17 Feb 2010

Taliban commander's arrest may have strengthened Pakistan's hand

Pakistan’s military finally admit Taliban commander Mullah Baradar has been captuted, but as Nick Paton Walsh blogs, his arrest could help the country’s ISI intelligence service regain control over negotiations over Afghanistan.

The Pakistani military have, finally, confirmed what was yesterday implied across the world, that the Taliban’s number two commander, Mullah Abdul Ghani Baradar, has been arrested.

It’s basically a text message from the ISPR – the military’s press wing. It said: “At the conclusion of detailed identification procedure, it has been confirmed that one of the persons arrested happens to be Mullah Baradar.”

The other people arrested, it appears, were travelling in a car with Mullah Baradar on the outskirts of Karachi, the southern port city.

This should, in theory, end the swirl of rumours as to where Baradar is, but the questions still are growing.

Why was he arrested? Consensus seems keen to show that Baradar was arrested as the Pakistani military have finally become convinced that he and the Afghan Taliban were becoming an existential threat to Pakistan itself. Some point to the recent vista of US Senator John Kerry as being key to finally convincing them of that.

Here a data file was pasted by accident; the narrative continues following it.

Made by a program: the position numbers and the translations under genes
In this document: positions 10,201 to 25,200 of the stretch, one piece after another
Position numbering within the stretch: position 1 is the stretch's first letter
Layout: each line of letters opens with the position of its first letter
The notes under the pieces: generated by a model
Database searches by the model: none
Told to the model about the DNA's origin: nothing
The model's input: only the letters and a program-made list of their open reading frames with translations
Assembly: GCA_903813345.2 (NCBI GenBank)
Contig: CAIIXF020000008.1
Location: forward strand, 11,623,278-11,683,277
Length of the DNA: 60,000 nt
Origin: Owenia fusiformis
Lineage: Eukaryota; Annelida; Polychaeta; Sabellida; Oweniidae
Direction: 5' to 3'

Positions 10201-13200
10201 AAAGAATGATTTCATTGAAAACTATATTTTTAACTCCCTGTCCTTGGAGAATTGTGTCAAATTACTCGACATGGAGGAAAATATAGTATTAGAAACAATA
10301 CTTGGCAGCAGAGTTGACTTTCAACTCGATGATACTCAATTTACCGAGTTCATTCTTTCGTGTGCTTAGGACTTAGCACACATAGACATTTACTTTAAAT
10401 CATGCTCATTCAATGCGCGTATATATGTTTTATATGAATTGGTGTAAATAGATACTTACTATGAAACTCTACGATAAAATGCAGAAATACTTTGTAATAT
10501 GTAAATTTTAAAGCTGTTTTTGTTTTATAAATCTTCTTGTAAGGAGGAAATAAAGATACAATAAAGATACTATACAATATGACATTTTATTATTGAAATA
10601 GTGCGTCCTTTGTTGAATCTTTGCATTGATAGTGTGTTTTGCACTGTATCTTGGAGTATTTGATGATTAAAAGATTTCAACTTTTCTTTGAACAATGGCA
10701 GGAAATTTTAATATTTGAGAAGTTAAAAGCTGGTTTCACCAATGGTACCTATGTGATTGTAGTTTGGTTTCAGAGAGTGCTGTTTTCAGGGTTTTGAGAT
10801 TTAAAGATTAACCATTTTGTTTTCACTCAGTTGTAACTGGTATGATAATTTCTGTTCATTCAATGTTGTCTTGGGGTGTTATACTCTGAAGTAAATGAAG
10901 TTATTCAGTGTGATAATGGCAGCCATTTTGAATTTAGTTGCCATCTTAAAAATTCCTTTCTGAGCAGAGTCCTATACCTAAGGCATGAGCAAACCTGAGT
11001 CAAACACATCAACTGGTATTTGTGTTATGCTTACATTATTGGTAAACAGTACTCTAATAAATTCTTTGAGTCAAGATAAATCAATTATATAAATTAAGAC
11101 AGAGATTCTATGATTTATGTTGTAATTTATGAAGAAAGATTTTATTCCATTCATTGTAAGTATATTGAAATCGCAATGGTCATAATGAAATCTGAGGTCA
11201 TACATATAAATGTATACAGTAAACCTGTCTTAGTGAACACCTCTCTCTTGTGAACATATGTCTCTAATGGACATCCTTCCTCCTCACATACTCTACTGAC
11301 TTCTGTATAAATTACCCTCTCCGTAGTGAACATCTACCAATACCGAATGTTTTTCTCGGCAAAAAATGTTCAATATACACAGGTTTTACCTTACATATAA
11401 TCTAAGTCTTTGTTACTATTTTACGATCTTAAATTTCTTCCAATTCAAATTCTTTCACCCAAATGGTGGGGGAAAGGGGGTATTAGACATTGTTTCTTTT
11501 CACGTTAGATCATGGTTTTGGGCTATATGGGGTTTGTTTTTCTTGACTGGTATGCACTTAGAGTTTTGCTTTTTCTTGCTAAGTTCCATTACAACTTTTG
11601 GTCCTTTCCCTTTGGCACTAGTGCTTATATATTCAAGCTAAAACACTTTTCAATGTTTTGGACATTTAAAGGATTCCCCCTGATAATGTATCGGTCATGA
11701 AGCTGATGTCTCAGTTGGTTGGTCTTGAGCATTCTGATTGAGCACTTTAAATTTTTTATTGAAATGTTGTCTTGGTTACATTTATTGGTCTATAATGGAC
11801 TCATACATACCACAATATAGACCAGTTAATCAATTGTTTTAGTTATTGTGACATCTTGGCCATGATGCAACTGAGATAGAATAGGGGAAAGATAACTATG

But another – more engaging – theory was posited by the New York Times, suggesting that, given Baradar’s apparent role as a Taliban commander open to engagement with NATO over peace talks, the Pakistani security services (the ISI) wanted him out of the picture.

That more cynical interpretation has one logical outcome: without Baradar in circulation, the ISI are again the only real conduit between NATO and their enemy and can hence heavily influence the outcome of any peace talks.

Is he still in Pakistani custody? It’s impossible to really know the answer to that, but you can be sure that US officials will be crawling all over his interrogation.

They’ve not had an Afghan high value target like this alive and in their reach, as far as we know, since they invaded in 2001.